Trying to multi-task often involves lots of activity with little real achievement to show for it. The problem with most multi-tasking is that none of the jobs that you are trying to do at the same time get dome well, if any really get done at all. The constant interruptions to move on to give some attention to the other tasks in progress often mean that none of them get the time that they need. In the end you may feel exhausted but have achieved little. You can do the same thing with relationships or friendships by trying to juggle too many things with friend at the same time and giving none of them the time that they’d really like with you.

man thinkingSo, what are we to do? I’d suggest spending a little “fixin’ to” time each morning to think about and prioritize the things that you really need to or want to get done that day. Maybe even write yourself a list in priority order so that you have something to refer back to during the day. Then, when those little interruptions that we all know happen during the day come up, you can look back at your list and get your priorities back in order.  Most of the things that we allow to steal our time and attention during the day aren’t really that important. Answering email isn’t a real-time requirement, nor is responding to a Facebook post with your pithy comment. If you have things that are important to accomplish today, focus your activity on them and let the other stuff slide.

I’m fixin’ to make my list right now. How about you?


Don’t miss your life…

June 6, 2015

“Life moves pretty fast.  If you don’t stop and look around once in a while, you could miss it.”  (From Ferris Bueller’s Day Off)

It’s Saturday; a time to rest from the week of work or maybe to just have some fun –or at least that’s the way it used to be. These days Saturdays, and for some Sunday’s too; have become days when we shift from the pressures and man with toolsrunning around of the week to the pressures and running around of the weekend. Many of us try to catch up with all of the things that we didn’t have time to get to during the week, because we were working so long and so hard. Maybe mowing the grass was put off during the week or making home repairs or grocery shopping or whatever. For whatever reason, for many the weekend has begun to feel almost like a second work week.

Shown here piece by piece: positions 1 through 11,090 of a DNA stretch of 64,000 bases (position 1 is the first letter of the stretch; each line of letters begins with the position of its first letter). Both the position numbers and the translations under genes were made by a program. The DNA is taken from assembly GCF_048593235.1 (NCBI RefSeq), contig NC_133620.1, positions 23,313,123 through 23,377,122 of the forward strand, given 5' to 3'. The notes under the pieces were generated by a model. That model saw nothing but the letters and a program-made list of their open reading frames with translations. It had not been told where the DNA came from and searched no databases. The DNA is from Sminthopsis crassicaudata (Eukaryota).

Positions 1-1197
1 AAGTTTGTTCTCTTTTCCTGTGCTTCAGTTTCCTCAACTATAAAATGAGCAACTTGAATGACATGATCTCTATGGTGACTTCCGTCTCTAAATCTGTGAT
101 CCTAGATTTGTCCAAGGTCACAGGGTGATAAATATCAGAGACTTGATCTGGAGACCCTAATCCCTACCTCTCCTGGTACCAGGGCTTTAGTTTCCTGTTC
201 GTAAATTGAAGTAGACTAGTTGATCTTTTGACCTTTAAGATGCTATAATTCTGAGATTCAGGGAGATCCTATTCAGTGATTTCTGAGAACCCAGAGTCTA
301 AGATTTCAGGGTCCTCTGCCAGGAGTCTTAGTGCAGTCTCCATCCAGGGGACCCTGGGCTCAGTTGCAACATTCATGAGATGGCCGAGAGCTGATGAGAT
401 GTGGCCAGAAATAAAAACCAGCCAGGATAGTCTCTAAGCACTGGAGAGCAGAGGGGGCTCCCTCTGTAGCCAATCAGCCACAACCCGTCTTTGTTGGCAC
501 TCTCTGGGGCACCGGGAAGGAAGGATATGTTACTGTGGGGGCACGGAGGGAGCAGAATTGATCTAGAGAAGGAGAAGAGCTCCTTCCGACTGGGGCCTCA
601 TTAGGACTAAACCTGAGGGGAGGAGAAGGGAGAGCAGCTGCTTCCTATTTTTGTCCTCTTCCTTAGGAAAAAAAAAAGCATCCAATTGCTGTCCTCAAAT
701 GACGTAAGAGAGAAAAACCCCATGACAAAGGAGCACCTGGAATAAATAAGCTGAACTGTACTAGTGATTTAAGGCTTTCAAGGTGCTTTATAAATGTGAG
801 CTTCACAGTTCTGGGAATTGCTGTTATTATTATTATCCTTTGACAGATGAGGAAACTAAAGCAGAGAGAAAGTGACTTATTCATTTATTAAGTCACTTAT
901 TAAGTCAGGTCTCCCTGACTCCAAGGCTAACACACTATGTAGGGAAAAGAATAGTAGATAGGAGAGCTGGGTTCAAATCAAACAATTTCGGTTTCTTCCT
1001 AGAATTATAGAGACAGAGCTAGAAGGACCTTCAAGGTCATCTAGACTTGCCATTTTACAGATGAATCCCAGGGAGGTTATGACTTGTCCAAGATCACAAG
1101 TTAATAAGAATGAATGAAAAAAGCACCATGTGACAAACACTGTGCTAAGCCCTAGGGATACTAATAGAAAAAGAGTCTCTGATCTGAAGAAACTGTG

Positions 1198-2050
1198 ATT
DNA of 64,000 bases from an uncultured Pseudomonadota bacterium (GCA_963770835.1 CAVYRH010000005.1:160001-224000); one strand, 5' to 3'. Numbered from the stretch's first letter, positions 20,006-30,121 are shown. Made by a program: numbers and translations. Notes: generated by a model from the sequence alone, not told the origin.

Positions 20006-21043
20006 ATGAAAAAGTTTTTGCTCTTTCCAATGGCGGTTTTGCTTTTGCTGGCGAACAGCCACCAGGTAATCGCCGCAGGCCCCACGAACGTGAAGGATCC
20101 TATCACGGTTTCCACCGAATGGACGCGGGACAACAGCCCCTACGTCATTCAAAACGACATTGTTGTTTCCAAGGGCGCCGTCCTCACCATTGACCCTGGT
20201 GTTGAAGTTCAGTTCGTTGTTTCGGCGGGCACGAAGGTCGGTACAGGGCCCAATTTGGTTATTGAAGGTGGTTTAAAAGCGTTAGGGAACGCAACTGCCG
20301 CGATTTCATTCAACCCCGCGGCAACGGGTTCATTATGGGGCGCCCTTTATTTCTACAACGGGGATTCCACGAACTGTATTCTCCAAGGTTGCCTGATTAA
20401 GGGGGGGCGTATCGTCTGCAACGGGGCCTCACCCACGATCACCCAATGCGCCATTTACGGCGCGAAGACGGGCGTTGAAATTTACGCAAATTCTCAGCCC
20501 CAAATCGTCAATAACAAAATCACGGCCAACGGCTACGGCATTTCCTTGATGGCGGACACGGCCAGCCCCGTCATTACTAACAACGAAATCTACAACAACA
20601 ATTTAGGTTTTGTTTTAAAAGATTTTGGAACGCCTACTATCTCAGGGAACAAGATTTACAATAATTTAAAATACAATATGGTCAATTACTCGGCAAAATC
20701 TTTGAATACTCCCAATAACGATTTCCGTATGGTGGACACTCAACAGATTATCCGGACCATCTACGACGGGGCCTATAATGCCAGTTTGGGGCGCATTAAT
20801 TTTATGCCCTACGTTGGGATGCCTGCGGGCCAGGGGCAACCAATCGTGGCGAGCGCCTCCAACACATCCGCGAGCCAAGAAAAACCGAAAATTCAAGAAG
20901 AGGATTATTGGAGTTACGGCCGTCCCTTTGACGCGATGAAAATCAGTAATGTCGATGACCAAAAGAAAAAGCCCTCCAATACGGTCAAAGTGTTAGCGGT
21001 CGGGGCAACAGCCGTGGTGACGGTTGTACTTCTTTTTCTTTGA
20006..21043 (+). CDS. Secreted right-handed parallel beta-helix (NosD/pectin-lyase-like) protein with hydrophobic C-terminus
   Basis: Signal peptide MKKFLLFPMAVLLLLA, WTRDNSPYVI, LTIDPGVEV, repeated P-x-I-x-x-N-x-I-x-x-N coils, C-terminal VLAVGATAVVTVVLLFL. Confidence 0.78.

For another group – the ones with all of the toys – the weekend is a time to cram in as much use of those toys as possible; so, it is full of riding or boating or maybe playing sports. Whatever the activities, there is never a dull (or quiet) moment. Those with younger children may spend the entire weekend traveling to tournaments or competitions. These people rush around all weekend and end up exhausted on Monday morning.

So, many of us are living life in the fast lane seven days a week. We may be used to it and think nothing of it. That’s life, right? Not really. Someday many of these people will look back and see that the blur of activities that they thought was hamster wheeltheir life was nothing more than that – a blur. They’ll ask themselves, “What happened? How did I get so old and have so little to remember that is satisfying?” Of course, it’s easy to rationalize this all by trying to convince yourself that you just were doing what had to be done to get through life. That’s what you were doing – just getting through life. As Ferris Bueller might say, “Stop, look around, relax and enjoy your life and the people in it every now and then.”

I think the key to this is pausing to keep things in your life in perspective. What is more important to you, getting that report for work done over the weekend so that you might look like a hero at work or going to your child’s ball game so that you are a hero at home? Is taking your daughter to the father-daughter dance something that you’ll put off until father-daughter danceyou’re dancing with her at her wedding and wondering what happen to that little girl that you used to give horsy rides to on your leg? As you hug your son goodbye when he ships off to service in some foreign land something that you meant to do more often when he was growing up, but just never seemed to have the time for? Do you want to wake up one morning and realize that the beautiful bride that you’ve been working so hard to provide for is now gray haired and having trouble with stairs? Where did your life go while you weren’t looking? More importantly, why weren’t you looking and living in those moments that you’ve missed?

Take a hint from Ferris and take a day off every now and then to stop and look around and enjoy your life and those in it. Even better; start each day by mentally setting aside some time for the others in your lifer and for yourself. Don’t miss man relaxingyou own life. There will be no do-overs allowed. Life is not a contest to see how much you can cram into it; rather it is there to see how much you can get out of it. At the end of your life, no one will read in your obituary about what a great employee or business owner you were. The obits usually list that you were the loving spouse of, the loving parent of, the loved son/daughter brother/sister of… Make sure that this is a long list of people whom you loved and who loved you back and you will have been a success in life. Don’t miss your life.

Have a great and relaxing weekend doing things that you enjoy surrounded by those that you love. Work will wait  for you to get back, life won’t.